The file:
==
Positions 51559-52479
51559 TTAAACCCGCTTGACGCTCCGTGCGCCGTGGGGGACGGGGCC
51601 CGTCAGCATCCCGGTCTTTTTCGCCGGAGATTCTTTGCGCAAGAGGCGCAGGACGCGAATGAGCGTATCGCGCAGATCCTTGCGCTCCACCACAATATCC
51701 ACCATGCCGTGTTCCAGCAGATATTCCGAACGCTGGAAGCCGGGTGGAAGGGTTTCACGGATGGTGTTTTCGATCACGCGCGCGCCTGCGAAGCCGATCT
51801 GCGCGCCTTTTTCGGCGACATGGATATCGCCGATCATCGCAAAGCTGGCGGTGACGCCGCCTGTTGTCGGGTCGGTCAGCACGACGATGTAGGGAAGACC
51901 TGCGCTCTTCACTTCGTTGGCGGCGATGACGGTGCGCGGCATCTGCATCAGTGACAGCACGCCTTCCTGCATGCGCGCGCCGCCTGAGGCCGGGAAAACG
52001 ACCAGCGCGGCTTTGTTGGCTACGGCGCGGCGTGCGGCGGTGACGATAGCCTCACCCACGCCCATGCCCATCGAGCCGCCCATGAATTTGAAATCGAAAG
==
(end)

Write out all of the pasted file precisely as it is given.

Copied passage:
Positions 51559-52479
51559 TTAAACCCGCTTGACGCTCCGTGCGCCGTGGGGGACGGGGCC
51601 CGTCAGCATCCCGGTCTTTTTCGCCGGAGATTCTTTGCGCAAGAGGCGCAGGACGCGAATGAGCGTATCGCGCAGATCCTTGCGCTCCACCACAATATCC
51701 ACCATGCCGTGTTCCAGCAGATATTCCGAACGCTGGAAGCCGGGTGGAAGGGTTTCACGGATGGTGTTTTCGATCACGCGCGCGCCTGCGAAGCCGATCT
51801 GCGCGCCTTTTTCGGCGACATGGATATCGCCGATCATCGCAAAGCTGGCGGTGACGCCGCCTGTTGTCGGGTCGGTCAGCACGACGATGTAGGGAAGACC
51901 TGCGCTCTTCACTTCGTTGGCGGCGATGACGGTGCGCGGCATCTGCATCAGTGACAGCACGCCTTCCTGCATGCGCGCGCCGCCTGAGGCCGGGAAAACG
52001 ACCAGCGCGGCTTTGTTGGCTACGGCGCGGCGTGCGGCGGTGACGATAGCCTCACCCACGCCCATGCCCATCGAGCCGCCCATGAATTTGAAATCGAAAG